I do not have a visible or hidden disability. I like to think that doesn’t drastically curtail my sympathies, but it obviously determines my perspective. I am clear that the stage has been depriving itself of the talent of disabled actors. Yet I am uneasy at the idea of any group of actors having exclusive rights to particular roles, and more convinced that bigger advances are made by routinely challenging the default casting for every character. Before the attack on Lloyd’s production, I had assumed it was taken for granted that white people (even Etonians) don’t have a prior claim to leading Shakespearean roles. It seems not.

In fact the accusation that Terry is mimicking disability is inaccurate. She neither limps nor capers, Olivier-style. The text of Elle While’s production has been stripped of references to crookedness and incomplete bodies: this is a drama about a charismatic bully. Of course there is loss – the probing of the difficult relationship between Richard’s sense of bodily impairment and his character – but an important element is illuminated. The largely female production (Helen Schlesinger with cockatoo hair and a City suit is a silky Buckingham) emphasises how time and again women, bereaved at Richard’s hands, coerced into being his bedfellow, tell the truth and are not heard.

Some odd Trump references are imported, unnecessarily but not discordantly. Terry – pumped-up doublet, gold trousers, pale wig, tiny finger gestures – makes the parallels plain: the wheedling command of a crowd, the bare-faced lies, the petulance, the brutal misogyny. Terry’s king is a lethal child. She outshines everyone else in a stimulating, patchy evening. Very Globe. As the rain dripped off the thatch of the roof, the groundlings gathered, hooded like druids in their plastic ponchos.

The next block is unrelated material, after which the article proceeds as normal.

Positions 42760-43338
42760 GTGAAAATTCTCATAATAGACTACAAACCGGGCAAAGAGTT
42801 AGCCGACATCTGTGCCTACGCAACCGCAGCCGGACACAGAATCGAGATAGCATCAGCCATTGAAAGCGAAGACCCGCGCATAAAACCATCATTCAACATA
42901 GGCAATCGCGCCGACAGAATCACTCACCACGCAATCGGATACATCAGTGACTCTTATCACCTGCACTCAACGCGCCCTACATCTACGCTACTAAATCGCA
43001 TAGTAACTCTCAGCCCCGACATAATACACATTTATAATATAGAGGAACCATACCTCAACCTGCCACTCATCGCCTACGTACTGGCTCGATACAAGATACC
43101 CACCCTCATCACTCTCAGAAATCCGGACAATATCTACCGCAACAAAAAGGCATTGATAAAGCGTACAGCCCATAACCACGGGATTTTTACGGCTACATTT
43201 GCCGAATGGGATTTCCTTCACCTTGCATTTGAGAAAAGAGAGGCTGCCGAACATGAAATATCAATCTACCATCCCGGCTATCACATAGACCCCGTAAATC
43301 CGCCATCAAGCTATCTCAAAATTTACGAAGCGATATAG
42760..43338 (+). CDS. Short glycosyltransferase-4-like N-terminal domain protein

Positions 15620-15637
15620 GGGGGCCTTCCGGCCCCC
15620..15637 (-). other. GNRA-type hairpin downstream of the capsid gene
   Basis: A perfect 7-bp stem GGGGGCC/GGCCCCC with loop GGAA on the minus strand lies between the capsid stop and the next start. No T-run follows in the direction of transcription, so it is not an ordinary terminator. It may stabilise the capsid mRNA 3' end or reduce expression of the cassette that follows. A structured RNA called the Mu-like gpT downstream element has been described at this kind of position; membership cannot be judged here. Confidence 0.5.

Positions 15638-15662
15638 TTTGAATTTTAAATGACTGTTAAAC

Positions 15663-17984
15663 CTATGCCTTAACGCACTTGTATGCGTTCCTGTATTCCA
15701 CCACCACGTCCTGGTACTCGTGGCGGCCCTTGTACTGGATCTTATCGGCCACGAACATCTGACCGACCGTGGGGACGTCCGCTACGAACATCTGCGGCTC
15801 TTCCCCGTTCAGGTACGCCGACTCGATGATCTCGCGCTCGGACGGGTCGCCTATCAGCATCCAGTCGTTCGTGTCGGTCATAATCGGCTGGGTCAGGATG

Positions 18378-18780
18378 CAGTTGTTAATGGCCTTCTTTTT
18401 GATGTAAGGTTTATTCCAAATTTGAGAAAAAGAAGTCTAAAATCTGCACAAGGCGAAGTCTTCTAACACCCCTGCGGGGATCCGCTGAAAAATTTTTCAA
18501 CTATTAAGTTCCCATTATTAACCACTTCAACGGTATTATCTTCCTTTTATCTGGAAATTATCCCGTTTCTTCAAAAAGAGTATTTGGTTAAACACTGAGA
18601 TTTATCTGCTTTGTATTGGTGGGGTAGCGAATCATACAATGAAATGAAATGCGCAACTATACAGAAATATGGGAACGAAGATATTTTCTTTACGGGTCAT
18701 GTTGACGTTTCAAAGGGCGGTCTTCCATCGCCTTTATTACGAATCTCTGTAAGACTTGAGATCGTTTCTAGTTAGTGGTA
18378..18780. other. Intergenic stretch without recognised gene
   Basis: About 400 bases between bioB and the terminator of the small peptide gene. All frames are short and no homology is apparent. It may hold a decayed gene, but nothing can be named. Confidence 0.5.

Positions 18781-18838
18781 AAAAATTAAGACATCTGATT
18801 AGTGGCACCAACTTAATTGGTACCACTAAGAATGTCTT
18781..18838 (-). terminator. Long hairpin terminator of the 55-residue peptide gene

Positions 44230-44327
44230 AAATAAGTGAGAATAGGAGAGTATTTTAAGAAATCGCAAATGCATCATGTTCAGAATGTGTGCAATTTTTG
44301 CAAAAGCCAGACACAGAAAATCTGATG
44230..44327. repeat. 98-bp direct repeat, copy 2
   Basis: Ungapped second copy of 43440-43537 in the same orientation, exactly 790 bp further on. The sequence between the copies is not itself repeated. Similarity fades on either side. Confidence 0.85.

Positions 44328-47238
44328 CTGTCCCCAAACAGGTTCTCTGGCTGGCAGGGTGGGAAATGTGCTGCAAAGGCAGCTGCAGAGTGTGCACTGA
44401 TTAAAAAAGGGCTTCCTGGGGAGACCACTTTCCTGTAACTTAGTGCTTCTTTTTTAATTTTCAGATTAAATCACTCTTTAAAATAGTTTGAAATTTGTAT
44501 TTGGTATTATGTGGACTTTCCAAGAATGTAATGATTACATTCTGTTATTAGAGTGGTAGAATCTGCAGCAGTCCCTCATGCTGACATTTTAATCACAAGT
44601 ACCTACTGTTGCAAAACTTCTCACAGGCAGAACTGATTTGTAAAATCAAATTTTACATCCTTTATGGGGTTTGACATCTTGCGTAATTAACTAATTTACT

Last week, the Young Vic appointed a new artistic director: Nadia Fall, now running Stratford East, will take over from Kwame Kwei-Armah in January. Fall is from Southwark, with south Asian parents. Oh, and she’s not a bloke. Slowly, London theatres are becoming less white, less male. But let’s not make presumptions about the programming that will follow.

Passing Strange, the musical by Stew Stewart and Heidi Rodewald, seen on Broadway in 2008 and now having its European premiere, is about such presumptions. The title refers to Othello, whose exploits were “passing strange”, but also to “passing”. With a twist. The hero aims to pass not as white, but as a version of the black musician everyone expects: “Do you play jazz… play blues?” A middle-class adolescent who makes like he came from the ghetto, he strikes out from LA and a doting mother to, oh dear, find himself in Europe, where he also has to remake his own ideas about others. Liesl Tommy’s production offers pop-up 80s Amsterdamers and Berliners – fluorescent mohicans, ripped fishnets, performance work favouring lavatories – and an arch skit on the Nouvelle Vague. Thank God they didn’t get round to the Brits.

There are nimble slides in the lyrics: “a melody for every malady” and a beautifully relaxed, melodious performance from Giles (Hamilton) Terera. Yet the production never quite lands its art vs life message, while insistently making it. Overamplified music makes the evening boom but not soar.

Star ratings (out of five)
Romeo & Juliet
Richard III ★★★
Passing Strange ★★★